Cast & Crew
Rodney Martin, scion of soap king Cyrus Martin, pulls a publicity stunt for his friend, Ambrose Peale, by pretending to elope with a chorus girl and infuriates his father. After Rodney informs Cyrus that he wants to marry Cyrus's secretary, Mary Grayson, Cyrus kicks him out of the house and threatens to disinherit him. Rebellious Rodney packs up and vows to get a job to support himself. His action fits right in with his father's plans, however, as Cyrus pays Mary $5,000 for getting Rodney to fall in love with her and go to work. Mary and Cyrus make another agreement in which he is to pay her 25 percent of whatever Rodney makes plus $5000 if she can keep him working for six straight months. Both promise to keep this agreement a secret from Rodney, who recruits both Mary and Ambrose as business partners in his new soap manufacturing company. Having named the soap "13 Soap - Unlucky for Dirt," Ambrose convinces Rodney to advertise the product. Rodney uses all of his savings to pay for the advertising blitz that ensues, but is unable to make the final payment, or pay their rent. When it appears that a French comtesse is going to buy the French rights to their soap, Rodney writes Donald McChesney, head of the United Ad Corp., a $5,000 check, but later finds out the Comtesse is a fraud and was hoping to swindle them out of $5,000. Rodney refuses to ask his father for the needed funds, so Mary secretly covers the bad check with her savings, asking McChesney to hold off billing them for a month. In the meantime, Cyrus offers to buy the soap company from Rodney after hearing that his longtime competitor, Andrew Adams, is trying to buy the business. Cyrus breaks the deal, however, when he finds out 13 Soap is broke and intimates to Rodney that Mary has some capital she could invest. Rodney's defeat only inspires him to work harder, and when they receive a huge order for soap, but have no actual soap to sell, he pitches a deal to Cyrus, who refuses to provide the product. Cyrus finds out that Adams is supplying them, however, and promises Rodney he will beat any of Adams's offers to buy the business. Cyrus reveals his agreement with Mary to Rodney, who, aware that she paid off his bill to McChesney with her own money, realizes that now Mary loves him sincerely. Cyrus buys the business and proceeds to lecture Adams on Ambrose Peale's philosophy of advertising.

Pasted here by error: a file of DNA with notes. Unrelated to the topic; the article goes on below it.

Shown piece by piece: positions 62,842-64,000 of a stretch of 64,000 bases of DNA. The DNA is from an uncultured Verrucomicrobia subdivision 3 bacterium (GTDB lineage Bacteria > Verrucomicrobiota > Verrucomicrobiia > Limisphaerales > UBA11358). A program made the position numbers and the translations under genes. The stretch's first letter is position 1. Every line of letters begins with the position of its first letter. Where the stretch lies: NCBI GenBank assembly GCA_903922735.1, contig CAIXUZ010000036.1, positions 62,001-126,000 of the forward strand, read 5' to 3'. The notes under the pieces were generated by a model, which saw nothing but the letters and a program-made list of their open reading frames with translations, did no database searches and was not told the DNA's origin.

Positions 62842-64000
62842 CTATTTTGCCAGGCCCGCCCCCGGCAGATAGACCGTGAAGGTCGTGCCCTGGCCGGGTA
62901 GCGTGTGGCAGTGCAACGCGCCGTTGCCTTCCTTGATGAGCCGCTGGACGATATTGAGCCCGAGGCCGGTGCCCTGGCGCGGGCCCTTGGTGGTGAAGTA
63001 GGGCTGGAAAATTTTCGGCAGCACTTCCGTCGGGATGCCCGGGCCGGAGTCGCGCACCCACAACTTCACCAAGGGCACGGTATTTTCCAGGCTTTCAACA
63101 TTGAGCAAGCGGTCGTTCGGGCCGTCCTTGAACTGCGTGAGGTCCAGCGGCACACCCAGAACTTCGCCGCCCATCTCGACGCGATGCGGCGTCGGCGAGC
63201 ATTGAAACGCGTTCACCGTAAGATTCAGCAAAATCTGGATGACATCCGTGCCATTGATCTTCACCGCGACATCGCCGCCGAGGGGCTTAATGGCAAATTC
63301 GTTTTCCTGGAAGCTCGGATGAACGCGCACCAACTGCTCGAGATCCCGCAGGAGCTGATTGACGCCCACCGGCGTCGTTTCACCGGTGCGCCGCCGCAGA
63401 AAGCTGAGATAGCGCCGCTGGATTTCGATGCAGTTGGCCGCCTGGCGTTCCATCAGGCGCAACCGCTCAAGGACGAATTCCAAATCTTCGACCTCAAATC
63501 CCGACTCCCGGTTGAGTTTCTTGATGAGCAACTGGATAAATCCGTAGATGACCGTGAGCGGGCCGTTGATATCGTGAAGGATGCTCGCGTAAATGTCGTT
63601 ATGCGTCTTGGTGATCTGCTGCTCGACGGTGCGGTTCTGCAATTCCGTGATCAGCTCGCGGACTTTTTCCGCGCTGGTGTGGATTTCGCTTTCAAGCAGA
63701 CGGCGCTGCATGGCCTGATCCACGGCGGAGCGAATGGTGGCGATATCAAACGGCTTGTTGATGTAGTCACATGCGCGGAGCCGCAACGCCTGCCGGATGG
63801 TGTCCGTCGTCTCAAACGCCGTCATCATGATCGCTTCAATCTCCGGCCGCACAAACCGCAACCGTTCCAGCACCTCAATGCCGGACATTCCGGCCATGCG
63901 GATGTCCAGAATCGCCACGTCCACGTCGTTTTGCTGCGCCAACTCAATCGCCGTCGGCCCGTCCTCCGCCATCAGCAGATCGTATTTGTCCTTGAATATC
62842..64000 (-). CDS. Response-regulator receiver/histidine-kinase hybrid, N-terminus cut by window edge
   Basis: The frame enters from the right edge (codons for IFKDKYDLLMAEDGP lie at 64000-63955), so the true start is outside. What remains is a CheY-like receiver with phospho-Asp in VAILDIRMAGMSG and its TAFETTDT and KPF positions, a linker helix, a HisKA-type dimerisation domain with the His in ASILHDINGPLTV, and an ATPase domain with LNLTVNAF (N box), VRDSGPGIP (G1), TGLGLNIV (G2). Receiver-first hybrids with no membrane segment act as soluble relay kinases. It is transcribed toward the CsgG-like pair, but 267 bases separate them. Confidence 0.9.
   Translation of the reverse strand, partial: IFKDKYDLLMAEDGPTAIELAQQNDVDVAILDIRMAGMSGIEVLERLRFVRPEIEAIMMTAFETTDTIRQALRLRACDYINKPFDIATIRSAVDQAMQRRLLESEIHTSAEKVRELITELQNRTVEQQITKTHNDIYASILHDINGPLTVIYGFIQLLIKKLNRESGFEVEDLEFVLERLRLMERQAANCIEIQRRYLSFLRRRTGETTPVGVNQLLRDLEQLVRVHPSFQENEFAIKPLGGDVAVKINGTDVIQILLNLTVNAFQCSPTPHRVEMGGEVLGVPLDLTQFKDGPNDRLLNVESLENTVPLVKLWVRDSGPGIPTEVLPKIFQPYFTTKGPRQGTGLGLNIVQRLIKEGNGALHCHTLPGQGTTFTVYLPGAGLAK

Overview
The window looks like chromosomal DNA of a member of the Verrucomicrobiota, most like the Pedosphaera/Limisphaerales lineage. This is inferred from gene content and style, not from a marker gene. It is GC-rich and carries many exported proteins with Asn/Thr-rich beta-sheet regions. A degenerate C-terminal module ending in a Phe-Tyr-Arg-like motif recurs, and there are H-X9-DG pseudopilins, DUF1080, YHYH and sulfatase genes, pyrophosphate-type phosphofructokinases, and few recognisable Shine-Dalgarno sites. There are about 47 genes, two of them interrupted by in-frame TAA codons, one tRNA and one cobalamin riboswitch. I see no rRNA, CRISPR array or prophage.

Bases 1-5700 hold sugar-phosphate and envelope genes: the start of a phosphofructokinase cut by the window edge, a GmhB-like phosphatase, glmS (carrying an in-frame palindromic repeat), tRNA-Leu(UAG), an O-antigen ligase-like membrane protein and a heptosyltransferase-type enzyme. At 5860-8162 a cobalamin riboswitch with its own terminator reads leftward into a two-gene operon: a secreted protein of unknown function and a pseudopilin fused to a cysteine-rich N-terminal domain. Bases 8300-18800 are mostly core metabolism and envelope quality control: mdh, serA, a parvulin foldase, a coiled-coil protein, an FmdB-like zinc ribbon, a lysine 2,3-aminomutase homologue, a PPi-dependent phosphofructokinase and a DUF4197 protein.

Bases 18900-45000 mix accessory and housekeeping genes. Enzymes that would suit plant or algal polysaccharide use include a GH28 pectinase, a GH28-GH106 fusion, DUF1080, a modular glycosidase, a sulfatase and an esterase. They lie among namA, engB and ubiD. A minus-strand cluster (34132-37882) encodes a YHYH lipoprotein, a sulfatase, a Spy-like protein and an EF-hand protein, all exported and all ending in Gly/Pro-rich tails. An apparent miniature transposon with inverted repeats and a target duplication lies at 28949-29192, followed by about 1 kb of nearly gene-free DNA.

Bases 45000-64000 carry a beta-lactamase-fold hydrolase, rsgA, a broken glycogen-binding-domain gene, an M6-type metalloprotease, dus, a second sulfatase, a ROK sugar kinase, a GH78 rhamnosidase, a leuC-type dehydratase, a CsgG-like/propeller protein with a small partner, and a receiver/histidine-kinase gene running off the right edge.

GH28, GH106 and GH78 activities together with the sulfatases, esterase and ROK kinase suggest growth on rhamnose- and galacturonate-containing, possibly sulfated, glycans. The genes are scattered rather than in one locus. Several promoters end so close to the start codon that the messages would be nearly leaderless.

The working title of the film was Have You Got It?. This was Louise Brooks's first film in two years. In the film, Skeets Gallagher's character uses the names of many famous products in order to promote the business of advertising. However, according to Motion Picture Herald, many of these names were unfamiliar to British audiences, so some scenes had to be rewritten in order to accommodate European tastes. Roi Cooper Megrue and Walter Hackett's play was first filmed in 1919 by Paramount as It Pays to Advertise (see AFI Catalog of Feature Films, 1911-20). Paramount remade the film in 1932 in their studio at Joinville, France under the title Criez-le sur les toits!, which was directed by Karl Anton and starred Saint-Granier and Robert Burnier.